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Fisk/Grove/John-4e, Copyright © Cengage Learning. All rights reserved. 1 | 1 Chapter 9 Promoting the Interactive Service Experience.

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Presentation on theme: "Fisk/Grove/John-4e, Copyright © Cengage Learning. All rights reserved. 1 | 1 Chapter 9 Promoting the Interactive Service Experience."— Presentation transcript:

1 Fisk/Grove/John-4e, Copyright © Cengage Learning. All rights reserved. 1 | 1 Chapter 9 Promoting the Interactive Service Experience

2 Fisk/Grove/John-4e, Copyright © Cengage Learning. All rights reserved. 1 | 2 Objectives 1.To emphasize the need for an integrated approach to marketing communications for services 2.To examine the role of the marketing mix in communicating with customers of a service 3.To discuss the role of the promotional mix in marketing communications for services 4.To examine the growing use of the Internet in promoting services

3 Fisk/Grove/John-4e, Copyright © Cengage Learning. All rights reserved. 1 | 3 Objectives (cont'd) 5.To examine the advertising of services 6.To explore sales promotions for services 7.To present the role of personal selling in services 8.To discuss the role of publicity for services

4 Fisk/Grove/John-4e, Copyright © Cengage Learning. All rights reserved. 1 | 4 Outline I.Introduction II.Services and Integrated Marketing Communications III.Marketing Communications and Services IV.The Promotional Mix V.Advertising the Service VI.Sales Promotions and Services

5 Fisk/Grove/John-4e, Copyright © Cengage Learning. All rights reserved. 1 | 5 Outline (cont'd) VII.Personal Selling and Services VIII.Publicity and Services IX.Promoting Services on the Internet X.Summary and Conclusion

6 Fisk/Grove/John-4e, Copyright © Cengage Learning. All rights reserved. 1 | 6 Services and Integrated Marketing Communications Integrated Marketing Communications (IMC) refers to the pursuit of a single positioning concept for an organization or its products It is achieved by planning, coordinating and unifying all its communication tools (Schultz, Tannenbaum, and Lauterborn 1996), such as: –Advertising –Personal Selling –Public Relations –Online Links –Etc.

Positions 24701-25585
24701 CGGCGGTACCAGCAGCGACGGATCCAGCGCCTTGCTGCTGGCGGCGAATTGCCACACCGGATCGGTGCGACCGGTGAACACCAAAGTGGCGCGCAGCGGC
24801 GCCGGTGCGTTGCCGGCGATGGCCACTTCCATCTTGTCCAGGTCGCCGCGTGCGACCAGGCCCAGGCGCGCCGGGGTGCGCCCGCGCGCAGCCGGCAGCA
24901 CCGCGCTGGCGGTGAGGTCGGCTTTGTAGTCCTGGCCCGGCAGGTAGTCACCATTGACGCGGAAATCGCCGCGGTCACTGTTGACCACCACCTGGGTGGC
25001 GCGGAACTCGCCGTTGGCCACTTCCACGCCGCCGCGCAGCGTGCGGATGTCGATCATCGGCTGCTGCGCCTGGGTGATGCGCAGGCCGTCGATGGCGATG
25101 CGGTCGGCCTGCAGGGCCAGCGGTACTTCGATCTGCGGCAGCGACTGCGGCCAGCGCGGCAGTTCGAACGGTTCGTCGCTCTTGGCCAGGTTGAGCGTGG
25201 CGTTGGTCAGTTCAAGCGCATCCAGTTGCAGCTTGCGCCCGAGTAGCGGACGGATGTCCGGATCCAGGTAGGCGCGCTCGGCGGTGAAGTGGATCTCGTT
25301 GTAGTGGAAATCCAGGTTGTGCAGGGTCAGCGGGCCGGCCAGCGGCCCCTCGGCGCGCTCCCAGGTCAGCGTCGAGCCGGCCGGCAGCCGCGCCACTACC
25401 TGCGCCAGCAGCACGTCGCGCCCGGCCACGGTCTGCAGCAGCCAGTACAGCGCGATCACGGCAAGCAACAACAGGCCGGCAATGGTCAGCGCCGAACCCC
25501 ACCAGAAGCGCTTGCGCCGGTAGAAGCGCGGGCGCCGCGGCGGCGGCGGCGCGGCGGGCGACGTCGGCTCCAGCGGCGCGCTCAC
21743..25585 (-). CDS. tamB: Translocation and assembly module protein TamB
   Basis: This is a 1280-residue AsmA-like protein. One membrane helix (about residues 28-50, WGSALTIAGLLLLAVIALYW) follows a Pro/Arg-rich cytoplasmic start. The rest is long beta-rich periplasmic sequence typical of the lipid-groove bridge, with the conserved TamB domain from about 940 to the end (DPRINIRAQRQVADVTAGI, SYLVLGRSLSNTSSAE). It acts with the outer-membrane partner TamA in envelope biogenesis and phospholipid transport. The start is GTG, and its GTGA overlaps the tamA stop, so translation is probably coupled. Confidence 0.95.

7 Fisk/Grove/John-4e, Copyright © Cengage Learning. All rights reserved. 1 | 7 Marketing Communications and Services Marketing Communications can help Tangiblize a Service Tangibilizing the service means making the service more concrete, thus enabling customers to understand it better (Shostack 1977). Every element of the Services Marketing Mix can be used to accomplish this. –The traditional 4 P’s (Price, Product, Place and Promotion), and –The additional 3 P’s (Participants, Physical Evidence, Process of Service Assembly

8 Fisk/Grove/John-4e, Copyright © Cengage Learning. All rights reserved. 1 | 8 The Promotional Mix Promotion is the one element of the Services Marketing Mix which is designed specifically to communicate Traditionally, a promotional effort involves a Promotional Mix of elements that incudes: –Advertising –Sales Promotions –Personal Selling –Publicity and Public Relations Each one is emphasized to varying degrees depending on resources, objectives, etc.

9 Fisk/Grove/John-4e, Copyright © Cengage Learning. All rights reserved. 1 | 9 Advertising the Service Advertising Objectives are sometimes captured by the acronym AIDA reflecting the goals of affecting customers’: – Attention, – Interest, –Desire and –Action Good advertising campaign will: make personal selling easier, generate publicity, help manage PR, and pave the way for effective sales promotions

10 Fisk/Grove/John-4e, Copyright © Cengage Learning. All rights reserved. 1 | 10 Advertising the Service (cont'd) Advertising can enhance the vividness of a service through a strategy that uses concrete language, tangible objects, and dramatization techniques to tangibilize the intangible. It uses: –Pictorial Representation, –Verbal Association, –and Letter Accentuation. These combine an organization's name and its service to establish a strong link between service name and performance in customer minds.

11 Fisk/Grove/John-4e, Copyright © Cengage Learning. All rights reserved. 1 | 11 Advertising the Service (cont’d) Guidelines for Advertising a Service (George and Berry 1981) include: ■ Provide tangible cues. ■ Capitalize on word-of-mouth communication. ■ Make the service understood. ■ Establish advertising continuity. ■ Advertise to employees. ■ Promise what is possible. A good services ad will reflect several of these guidelines but necessarily all of them

12 Fisk/Grove/John-4e, Copyright © Cengage Learning. All rights reserved. 1 | 12 Sales Promotions and Services Sale Promotions for a service can accomplish several end results; –Attract customers –Accommodate cyclical demand –Enhance customers’ perception of the service –Add tangibility Examples include coupons, special sales, free trials, contests/sweepstakes, sponsored events, etc.